Congress asks for more funding to clean up bay

Eastern shore farmers play a key role in the fight to clean up the Chesapeake Bay by doing things like planting cover crops to prevent nutrient runoff, however a lack of federal funding sometimes complicates things.

Because of that Senator-elect Chris Van Hollen (D-MD) and Sen. Ben Cardin (D-MD) have spearheaded an effort to get leftover funds from the USDA re-allocated to family farmers in the Chesapeake Bay Watershed area.

Carding and Van Hollen propose that surplus funding that the USDA receives from completed clean water projects could be sent to help farmers that are actively working to improve the quality of the bay.

"We want to make sure that Maryland farmers have the help and support that they need to prevent nutrient run off into the Chesapeake Bay," Van Hollen said.

Alan Girard, the Eastern Shore director for the Chesapeake Bay Foundation, agrees with the proposal. Girard said farmers are good stewards of the land, but points out that funding usually impedes their ability to apply conservation best practices.

"One of the things that farmers say is that profit margins are very thin, there's not a lot of opportunity, not a lot of extra cash coming in from selling crops to invest back into the farm and do conservation practices," Girard said.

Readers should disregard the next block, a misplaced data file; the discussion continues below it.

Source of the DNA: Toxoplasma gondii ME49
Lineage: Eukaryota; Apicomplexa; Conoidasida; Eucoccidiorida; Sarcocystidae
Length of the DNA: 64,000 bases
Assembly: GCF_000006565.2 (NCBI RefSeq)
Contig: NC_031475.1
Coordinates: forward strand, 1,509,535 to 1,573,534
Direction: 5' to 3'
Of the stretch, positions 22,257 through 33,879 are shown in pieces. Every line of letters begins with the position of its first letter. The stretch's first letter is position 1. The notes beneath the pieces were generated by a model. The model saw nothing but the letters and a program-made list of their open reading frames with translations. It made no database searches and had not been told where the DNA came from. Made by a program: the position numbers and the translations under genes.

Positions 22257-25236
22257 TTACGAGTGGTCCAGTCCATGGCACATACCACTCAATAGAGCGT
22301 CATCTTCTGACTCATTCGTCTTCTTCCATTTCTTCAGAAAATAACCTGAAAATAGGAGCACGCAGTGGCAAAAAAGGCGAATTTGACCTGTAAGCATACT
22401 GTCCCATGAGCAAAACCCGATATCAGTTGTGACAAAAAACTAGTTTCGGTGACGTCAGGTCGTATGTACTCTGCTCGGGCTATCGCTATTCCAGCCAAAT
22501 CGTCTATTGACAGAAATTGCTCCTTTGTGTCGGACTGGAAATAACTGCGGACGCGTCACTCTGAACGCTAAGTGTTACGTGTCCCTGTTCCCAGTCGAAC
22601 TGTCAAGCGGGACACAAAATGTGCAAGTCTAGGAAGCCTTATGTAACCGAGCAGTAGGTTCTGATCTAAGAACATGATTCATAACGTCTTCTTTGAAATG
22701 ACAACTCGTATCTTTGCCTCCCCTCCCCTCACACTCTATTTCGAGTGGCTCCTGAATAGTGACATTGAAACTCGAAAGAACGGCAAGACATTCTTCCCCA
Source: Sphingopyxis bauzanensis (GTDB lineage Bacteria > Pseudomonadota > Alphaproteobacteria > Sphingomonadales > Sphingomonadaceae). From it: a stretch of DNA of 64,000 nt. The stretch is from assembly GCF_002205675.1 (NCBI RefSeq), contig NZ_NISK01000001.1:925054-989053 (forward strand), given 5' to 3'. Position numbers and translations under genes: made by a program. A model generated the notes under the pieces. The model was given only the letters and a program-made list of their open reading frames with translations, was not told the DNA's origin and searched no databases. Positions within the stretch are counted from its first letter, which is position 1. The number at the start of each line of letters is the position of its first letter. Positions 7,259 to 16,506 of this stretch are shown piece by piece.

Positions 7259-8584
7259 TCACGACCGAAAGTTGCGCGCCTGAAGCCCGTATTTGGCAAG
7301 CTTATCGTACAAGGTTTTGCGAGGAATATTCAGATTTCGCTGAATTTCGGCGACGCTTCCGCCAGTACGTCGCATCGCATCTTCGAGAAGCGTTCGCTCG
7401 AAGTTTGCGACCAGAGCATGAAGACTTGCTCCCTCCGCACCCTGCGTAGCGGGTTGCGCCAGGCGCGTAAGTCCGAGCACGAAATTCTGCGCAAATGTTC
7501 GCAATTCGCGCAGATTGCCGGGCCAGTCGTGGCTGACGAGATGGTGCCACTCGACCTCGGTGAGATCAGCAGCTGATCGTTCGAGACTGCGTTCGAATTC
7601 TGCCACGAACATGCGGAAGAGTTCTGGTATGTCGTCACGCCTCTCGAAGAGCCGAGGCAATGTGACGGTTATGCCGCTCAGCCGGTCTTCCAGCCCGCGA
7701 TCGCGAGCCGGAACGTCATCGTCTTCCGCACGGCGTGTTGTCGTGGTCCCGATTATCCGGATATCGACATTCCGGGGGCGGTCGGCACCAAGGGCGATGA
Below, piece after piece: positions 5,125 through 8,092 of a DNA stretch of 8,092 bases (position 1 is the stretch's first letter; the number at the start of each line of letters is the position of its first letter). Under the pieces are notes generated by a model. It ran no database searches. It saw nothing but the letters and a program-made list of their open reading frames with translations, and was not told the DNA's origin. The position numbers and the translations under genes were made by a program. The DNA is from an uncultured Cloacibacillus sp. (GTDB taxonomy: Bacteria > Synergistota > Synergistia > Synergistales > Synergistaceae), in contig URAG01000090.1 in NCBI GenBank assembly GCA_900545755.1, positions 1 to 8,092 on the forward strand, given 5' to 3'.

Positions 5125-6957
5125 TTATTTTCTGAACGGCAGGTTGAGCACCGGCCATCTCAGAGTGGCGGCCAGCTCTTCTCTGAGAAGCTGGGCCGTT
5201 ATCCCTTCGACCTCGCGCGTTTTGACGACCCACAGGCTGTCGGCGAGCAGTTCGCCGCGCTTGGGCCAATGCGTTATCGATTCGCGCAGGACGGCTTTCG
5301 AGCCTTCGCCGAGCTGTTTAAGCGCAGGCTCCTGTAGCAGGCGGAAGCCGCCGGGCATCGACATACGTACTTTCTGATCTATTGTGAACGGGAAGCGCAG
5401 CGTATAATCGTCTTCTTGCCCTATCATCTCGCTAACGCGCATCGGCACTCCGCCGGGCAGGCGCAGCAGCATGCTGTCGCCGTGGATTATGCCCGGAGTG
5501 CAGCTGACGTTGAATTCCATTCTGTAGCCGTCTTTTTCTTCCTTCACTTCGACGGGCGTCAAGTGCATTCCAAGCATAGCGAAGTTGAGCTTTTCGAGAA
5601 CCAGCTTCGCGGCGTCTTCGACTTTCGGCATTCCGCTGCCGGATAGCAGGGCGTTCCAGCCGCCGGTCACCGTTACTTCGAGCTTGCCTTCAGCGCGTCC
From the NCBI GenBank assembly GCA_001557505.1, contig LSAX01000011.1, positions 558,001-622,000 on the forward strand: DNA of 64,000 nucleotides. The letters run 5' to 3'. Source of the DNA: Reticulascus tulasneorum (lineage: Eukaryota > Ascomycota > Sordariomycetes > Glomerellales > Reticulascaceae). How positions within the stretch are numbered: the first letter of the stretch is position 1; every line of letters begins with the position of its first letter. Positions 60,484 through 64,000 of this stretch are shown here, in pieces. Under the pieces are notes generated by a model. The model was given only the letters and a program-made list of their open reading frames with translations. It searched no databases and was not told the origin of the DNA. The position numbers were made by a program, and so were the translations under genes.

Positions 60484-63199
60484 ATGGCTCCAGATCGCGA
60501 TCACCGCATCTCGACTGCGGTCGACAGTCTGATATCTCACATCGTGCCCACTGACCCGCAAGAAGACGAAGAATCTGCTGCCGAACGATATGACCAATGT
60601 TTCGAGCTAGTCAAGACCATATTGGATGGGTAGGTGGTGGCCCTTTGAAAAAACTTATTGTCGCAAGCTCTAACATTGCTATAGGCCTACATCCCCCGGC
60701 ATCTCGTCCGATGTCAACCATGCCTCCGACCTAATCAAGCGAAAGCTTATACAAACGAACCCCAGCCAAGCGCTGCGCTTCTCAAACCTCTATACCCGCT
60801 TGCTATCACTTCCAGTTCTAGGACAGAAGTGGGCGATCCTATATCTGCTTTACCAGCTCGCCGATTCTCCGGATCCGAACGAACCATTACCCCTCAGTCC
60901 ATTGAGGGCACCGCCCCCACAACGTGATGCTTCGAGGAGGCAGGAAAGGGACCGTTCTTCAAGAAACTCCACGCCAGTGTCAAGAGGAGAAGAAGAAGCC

According to Girard,  if the USDA approves Congress' recent request to re-allocate funding directly to family farmers to stop runoff pollution it could be just the boost they need to get it done. He adds that sending money straight to people who are working to make a difference makes the most sense financially when it comes to fighting to restore the bay.

"Wastewater treatment, storm water runoff from cities and towns are actually a lot more expensive, so when we're investing in agriculture conservation practices, as this proposal would call for, then we can make sure we're really investing those dollars wisely," Girard said.

Van Hollen tells 47 ABC that they will continue to push the USDA for an answer during the next couple of weeks.

Categories: Local News, Maryland